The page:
Back in the day, these “forecasts” were much wittier than this, and I don’t remember seeing typos. Or am I just becoming bitter as I age?

Movie night

The big storm I mentioned earlier happened when my family was at Movie Night at the elementary school. Though there had been rain on and off during the day, the sky had cleared up by evening and we didn’t expect much more rain. We’d have walked to the school but we were running late. We wore light jackets and normal shoes.

At a fundraising auction I’d won the VIP Movie Night Extravaganza Package, meaning my kids got to bring a friend “for free,” and we got special seating, and got to come in through an exclusive side door, were given a big bucket of candy, and got a whole pizza instead of just buying slices à la carte. We even got wine masquerading as juice boxes. No, none of this has anything to do with the storm. I’m just bragging.

So I sat there with an entire pizze box on my lap, feeling like royalty, the kids distracted by candy, watching "Willy Wonka and the Chocolate Factory," a movie that had terrified me as a kid. Occasionally a younger child would start bawling or try to flee the place, which gave me a strange satisfaction that the world hasn’t really changed. Soon I became drowsy as the starchy pizza crust worked its magic. During the scene where a chocolate bar, and then Mike Teavee, are turned into TV signals, all the characters are dressed in white suits from head to toe (like in Intel ads), and my foggy brain began making incongruous connections with the scene in Woody Allen’s “Everything You Always Wanted to Know About Sex *But Were Afraid To Ask” where a bunch of spermatozoa, also dressed in white from head to toe, prepare for their kamikaze one-way journey. The mental pairing must have been too much for my brain because the next thing I knew, I awoke with a sore neck to the sound of thunder outside. The movie was winding down but a storm was gathering momentum.

The storm

As soon as the movie ended, lots of kids ran to the doorway to watch. The thunder had been getting progressively louder during the film and we had been catching flashes of lightning through the windows. As my daughter Alexa recounted, “All of the kids started screaming when there was thunder and it was shocking how loud it was. I [once] went to a drum performance and they had an eight-hundred pound drum but the thunder was louder. The lightning lit up the sky and the scary part was the fact that it could have hit us.” (The day after the storm I asked Alexa to write down her recollections so I could quote from them, which is why I have this verbatim.)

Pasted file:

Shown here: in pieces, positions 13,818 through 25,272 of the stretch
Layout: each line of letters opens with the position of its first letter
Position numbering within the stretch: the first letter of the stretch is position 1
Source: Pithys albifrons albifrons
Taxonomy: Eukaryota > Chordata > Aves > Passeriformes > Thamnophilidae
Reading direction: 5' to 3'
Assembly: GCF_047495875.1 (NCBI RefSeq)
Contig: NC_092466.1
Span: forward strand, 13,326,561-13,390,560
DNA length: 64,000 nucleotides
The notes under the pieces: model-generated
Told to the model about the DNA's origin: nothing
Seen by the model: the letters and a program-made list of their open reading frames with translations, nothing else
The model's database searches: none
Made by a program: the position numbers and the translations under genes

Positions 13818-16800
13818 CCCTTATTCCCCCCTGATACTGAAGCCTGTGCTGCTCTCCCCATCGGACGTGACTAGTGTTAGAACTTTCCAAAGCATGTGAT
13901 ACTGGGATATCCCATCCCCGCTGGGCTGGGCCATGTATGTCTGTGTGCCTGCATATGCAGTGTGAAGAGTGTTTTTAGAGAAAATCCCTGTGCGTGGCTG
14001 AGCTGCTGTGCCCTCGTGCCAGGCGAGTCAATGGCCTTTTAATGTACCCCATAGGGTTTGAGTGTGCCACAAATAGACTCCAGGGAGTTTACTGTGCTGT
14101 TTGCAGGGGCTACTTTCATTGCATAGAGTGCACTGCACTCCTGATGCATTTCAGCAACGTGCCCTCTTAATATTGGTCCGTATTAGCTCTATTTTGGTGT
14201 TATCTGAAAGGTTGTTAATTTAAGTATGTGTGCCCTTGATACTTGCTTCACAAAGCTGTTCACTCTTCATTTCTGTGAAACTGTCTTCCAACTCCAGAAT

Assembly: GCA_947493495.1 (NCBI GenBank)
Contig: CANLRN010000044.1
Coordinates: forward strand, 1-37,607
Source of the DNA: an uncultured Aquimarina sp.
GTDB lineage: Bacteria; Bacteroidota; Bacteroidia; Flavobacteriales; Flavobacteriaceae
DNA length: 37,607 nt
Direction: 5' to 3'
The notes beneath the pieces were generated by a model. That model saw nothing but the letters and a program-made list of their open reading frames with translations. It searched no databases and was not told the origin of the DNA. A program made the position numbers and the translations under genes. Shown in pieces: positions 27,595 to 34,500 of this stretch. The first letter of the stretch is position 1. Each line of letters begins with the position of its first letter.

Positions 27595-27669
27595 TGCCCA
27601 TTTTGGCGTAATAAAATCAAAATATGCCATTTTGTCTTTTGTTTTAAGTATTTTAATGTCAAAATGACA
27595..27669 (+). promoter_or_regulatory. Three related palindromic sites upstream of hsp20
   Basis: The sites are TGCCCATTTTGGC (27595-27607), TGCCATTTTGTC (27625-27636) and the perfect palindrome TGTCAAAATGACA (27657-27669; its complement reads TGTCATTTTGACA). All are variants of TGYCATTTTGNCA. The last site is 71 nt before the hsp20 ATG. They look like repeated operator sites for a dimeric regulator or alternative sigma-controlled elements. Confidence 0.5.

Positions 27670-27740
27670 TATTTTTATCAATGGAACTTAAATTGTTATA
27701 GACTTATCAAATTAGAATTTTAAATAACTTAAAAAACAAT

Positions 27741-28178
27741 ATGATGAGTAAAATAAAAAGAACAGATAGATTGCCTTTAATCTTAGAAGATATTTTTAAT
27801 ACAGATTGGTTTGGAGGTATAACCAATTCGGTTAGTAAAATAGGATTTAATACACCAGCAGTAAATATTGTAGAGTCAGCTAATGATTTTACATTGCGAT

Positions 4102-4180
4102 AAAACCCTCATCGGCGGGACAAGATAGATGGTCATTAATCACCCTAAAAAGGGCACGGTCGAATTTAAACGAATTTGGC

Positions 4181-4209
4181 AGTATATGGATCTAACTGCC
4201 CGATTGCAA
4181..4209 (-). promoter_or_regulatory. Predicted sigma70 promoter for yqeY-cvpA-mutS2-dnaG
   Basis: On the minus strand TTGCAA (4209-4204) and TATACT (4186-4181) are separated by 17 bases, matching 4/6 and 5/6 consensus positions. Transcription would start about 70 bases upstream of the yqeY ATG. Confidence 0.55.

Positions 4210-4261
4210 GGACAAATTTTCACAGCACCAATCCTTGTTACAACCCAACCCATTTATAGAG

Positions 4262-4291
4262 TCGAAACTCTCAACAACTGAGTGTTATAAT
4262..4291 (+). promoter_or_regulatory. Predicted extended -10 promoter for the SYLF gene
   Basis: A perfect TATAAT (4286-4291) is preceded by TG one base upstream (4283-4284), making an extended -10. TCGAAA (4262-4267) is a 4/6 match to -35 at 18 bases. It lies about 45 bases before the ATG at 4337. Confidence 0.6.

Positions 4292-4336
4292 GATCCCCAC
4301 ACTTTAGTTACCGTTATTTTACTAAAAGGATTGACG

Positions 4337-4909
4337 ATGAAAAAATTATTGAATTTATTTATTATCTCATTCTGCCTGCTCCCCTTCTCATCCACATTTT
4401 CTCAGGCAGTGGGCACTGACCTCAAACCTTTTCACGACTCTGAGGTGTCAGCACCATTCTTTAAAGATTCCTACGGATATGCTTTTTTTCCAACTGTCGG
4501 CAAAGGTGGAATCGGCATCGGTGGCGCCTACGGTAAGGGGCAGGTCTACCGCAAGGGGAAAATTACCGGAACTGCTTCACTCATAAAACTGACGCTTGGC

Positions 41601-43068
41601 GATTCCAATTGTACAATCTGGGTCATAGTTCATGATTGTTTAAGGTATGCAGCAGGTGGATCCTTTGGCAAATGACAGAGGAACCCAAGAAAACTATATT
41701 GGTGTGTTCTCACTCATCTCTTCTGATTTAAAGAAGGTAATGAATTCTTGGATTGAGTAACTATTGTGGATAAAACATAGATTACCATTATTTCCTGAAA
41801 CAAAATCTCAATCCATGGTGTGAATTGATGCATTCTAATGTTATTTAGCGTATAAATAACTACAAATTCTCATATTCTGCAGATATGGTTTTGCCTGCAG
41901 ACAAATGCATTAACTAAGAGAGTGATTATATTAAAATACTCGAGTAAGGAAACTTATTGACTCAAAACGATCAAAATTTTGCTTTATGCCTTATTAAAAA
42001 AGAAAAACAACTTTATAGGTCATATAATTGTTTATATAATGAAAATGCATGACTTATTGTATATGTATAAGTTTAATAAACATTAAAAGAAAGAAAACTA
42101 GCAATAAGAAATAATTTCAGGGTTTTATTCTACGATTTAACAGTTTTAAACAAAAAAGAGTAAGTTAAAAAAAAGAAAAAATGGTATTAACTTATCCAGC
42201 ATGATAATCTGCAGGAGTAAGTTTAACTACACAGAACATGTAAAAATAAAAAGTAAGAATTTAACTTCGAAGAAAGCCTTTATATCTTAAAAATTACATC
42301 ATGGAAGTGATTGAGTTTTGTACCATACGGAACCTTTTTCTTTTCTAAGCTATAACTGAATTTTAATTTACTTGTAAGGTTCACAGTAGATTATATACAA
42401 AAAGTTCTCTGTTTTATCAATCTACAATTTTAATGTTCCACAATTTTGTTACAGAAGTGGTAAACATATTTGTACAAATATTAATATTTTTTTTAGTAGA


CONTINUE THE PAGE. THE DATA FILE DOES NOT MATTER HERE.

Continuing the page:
Right as we came out the door and were standing under the overhang of the roof, it started pounding down hail. This hail persisted and began to accumulate in vast amounts like shag carpet over the playground. Alexa recalls, “The hail was almost the size of marbles and the ground was completely covered with a sheet of it. There was so much hail on the ground that it looked like snow.” Dozens of kids just stood there staring.

Then came a thunderclap of Colorado proportions. Instead of just a rumble, it was a boom you could almost feel, coupled with a distinct CRACK! sound. My younger daughter, Lindsay, shrieked and jumped up into my arms. I carried her back into the school auditorium where she began wriggling in my arms, trying to break free. Was I too close to the door? Did she want to crawl under something? No, she ran right back outside to watch some more!